Wednesday, May 16, 2018

Truman in World War I


Captain Harry S. Truman in World War I

            As his troop ship sailed for Europe in World War I on March 30, 1918, future president Harry S. Truman remembered, "there we were watching New York's skyline diminish and wondering will we be heroes or corpses?"  The patriotic 33-year-old  farmer had volunteered to serve as an artillery man in action in France.  

            The new exhibition at the Truman Library and Museum in Independence gives a very personal, insider look at what that experience was for Truman with enlarged pictures, reports from the battle zone, personal memorabilia, and probably most important quotes from letters that Truman wrote to his future wife Bess.

            In 1905 Truman had joined the Missouri National Guard where he learned the basic skills of an artilleryman in monthly drills and summer encampments.  He had to withdraw in 1911 because of the demands placed on him to support his mother and sister by working full time as a farmer after his father died.  He had tried making a career in oil and mining, but nothing had been profitable. 

            He was in love with Bess Wallace, daughter of the highest status family in the area.   Her mother was not happy with the possibility of her daughter marrying a farmer with no formal education beyond high school.

            He noted, "I was a Galahad after the Grail and I'll never forget how my love cried on my shoulder when I told her I was going.  That was worth a lifetime on this earth."  They planned to be married if he returned.

            Truman was a letter writer and 1,300 of his letters to Bess still exist.  Many of these letters form the basis for one of the most engaging aspects of this exhibition. He reported to her  what was happening in the war and how he was reacting.                                                                                                  Before going into battle additional training was necessary.  He wrote Bess, "We have been working harder than ever.  I had an examination Saturday that would make the president of Yale University bald-headed scratching his head trying to think of answers."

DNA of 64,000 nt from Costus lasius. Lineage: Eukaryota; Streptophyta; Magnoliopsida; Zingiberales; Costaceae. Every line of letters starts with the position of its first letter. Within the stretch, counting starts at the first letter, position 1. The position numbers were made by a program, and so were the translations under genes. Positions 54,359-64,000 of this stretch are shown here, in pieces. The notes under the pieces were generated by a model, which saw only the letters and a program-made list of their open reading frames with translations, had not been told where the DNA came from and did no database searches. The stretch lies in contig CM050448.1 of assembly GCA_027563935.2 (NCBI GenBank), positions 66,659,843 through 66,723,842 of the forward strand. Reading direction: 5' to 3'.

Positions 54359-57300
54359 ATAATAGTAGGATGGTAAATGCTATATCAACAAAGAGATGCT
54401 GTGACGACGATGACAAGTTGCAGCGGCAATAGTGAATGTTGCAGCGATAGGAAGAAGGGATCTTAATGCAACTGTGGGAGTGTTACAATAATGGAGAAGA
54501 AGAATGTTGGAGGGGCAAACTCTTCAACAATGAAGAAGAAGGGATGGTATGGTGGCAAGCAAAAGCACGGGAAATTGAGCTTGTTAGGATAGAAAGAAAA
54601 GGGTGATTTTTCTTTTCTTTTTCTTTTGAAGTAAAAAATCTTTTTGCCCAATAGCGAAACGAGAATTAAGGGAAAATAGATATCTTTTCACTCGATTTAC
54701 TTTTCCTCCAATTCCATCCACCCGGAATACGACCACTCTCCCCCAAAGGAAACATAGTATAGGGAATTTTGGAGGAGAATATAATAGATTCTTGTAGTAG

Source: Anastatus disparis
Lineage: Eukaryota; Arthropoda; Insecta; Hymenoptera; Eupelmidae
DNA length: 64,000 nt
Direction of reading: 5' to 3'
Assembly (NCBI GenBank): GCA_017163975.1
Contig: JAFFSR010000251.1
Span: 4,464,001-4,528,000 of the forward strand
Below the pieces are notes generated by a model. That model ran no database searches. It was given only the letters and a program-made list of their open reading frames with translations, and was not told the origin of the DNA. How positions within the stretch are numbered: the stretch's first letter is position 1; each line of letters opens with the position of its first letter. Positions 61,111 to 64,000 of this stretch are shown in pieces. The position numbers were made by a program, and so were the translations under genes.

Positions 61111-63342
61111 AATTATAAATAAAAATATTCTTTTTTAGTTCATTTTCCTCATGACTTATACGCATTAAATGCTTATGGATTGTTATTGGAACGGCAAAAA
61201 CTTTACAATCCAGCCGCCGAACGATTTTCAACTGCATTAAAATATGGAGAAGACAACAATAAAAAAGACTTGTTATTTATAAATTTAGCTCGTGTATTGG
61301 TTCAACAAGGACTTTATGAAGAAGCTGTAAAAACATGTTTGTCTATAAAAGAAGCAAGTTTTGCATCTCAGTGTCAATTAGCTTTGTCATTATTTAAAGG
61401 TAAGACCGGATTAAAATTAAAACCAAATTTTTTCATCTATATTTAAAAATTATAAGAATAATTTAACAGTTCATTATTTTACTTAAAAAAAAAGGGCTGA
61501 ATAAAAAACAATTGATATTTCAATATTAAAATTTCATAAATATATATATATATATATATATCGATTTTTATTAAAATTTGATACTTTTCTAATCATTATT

First he had to get the artillery battery of 200 Irish and German Catholics from Kansas City under control.  They had already proved too difficult for several officers with their stubborn, undisciplined behavior.  His response was "I was rather doubtful of my ability to handle that obstreperous battery."

            A critical moment occurred when they were subject to incoming artillery fire, and one of the men shouted, "Run fellows they got a bracket on us."  Truman stood his ground while screaming profanity at the fleeing men to return.   They did.  Their guns and horses got saved, none of his men were killed or injured.  The battle showed the men of Battery D that their small bespectacled captain could hold his ground under challenging conditions.

            Later he wrote Bess, "The Central Powers have asked for peace and I was in the drive that did it!  I shot out a German battery, shot up their big observation post and ruined another battery when it was moving down the road.  We plastered 'em'!"

            At the end of the war his unit had performed well in battle and was in excellent condition.  He comments on censoring his men's letters in a letter to Bess, "I had no idea that there were so many accomplished liars in any organizations on earth as I have in mine."  He was responding to their inflated tales of heroism and accomplishment.

            He used his time immediately after the war buying a car and traveling widely around France learning as much as he could about the country and the people.  This war experience was to be valuable training for some of the critical decisions he was to make later as president.  In addition there were friendships he made with men who would become valuable supporters later in his life.

            He married Bess Wallace June 28, 1919.  Her mother was in attendance.

            Truman stayed in the reserves and left military service 27 years later as a Colonel in the U.S. Army Officer's Reserve Corps.

             In another story  I will  discuss what critical decisions Truman made as president. When he left the presidency, only 30 % favored him, but now experts rate him as the sixth best president  we have had!    

            This exhibition will be at the Truman Library and Museum until December 31, 2018.

Harry and Bess's wedding following the end of the war.